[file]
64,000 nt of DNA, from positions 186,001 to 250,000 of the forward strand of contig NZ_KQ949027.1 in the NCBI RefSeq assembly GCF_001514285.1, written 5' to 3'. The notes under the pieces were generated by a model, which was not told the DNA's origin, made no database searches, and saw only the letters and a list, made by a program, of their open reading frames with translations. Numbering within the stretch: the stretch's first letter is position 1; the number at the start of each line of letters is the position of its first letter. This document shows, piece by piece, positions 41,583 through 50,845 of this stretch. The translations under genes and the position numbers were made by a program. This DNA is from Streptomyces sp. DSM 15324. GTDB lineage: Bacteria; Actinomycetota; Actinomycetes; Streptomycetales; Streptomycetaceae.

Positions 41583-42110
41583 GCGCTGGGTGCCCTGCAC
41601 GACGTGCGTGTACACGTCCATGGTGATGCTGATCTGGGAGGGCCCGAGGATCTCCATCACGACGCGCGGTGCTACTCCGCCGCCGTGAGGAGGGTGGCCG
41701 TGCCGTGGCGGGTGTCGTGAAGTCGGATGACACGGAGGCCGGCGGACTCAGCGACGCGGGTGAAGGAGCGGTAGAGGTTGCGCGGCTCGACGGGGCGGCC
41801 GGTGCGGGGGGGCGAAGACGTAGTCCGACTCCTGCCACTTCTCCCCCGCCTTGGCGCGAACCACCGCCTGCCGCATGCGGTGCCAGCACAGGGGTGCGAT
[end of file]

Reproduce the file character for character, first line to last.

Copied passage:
64,000 nt of DNA, from positions 186,001 to 250,000 of the forward strand of contig NZ_KQ949027.1 in the NCBI RefSeq assembly GCF_001514285.1, written 5' to 3'. The notes under the pieces were generated by a model, which was not told the DNA's origin, made no database searches, and saw only the letters and a list, made by a program, of their open reading frames with translations. Numbering within the stretch: the stretch's first letter is position 1; the number at the start of each line of letters is the position of its first letter. This document shows, piece by piece, positions 41,583 through 50,845 of this stretch. The translations under genes and the position numbers were made by a program. This DNA is from Streptomyces sp. DSM 15324. GTDB lineage: Bacteria; Actinomycetota; Actinomycetes; Streptomycetales; Streptomycetaceae.

Positions 41583-42110
41583 GCGCTGGGTGCCCTGCAC
41601 GACGTGCGTGTACACGTCCATGGTGATGCTGATCTGGGAGGGCCCGAGGATCTCCATCACGACGCGCGGTGCTACTCCGCCGCCGTGAGGAGGGTGGCCG
41701 TGCCGTGGCGGGTGTCGTGAAGTCGGATGACACGGAGGCCGGCGGACTCAGCGACGCGGGTGAAGGAGCGGTAGAGGTTGCGCGGCTCGACGGGGCGGCC
41801 GGTGCGGGGGGGCGAAGACGTAGTCCGACTCCTGCCACTTCTCCCCCGCCTTGGCGCGAACCACCGCCTGCCGCATGCGGTGCCAGCACAGGGGTGCGAT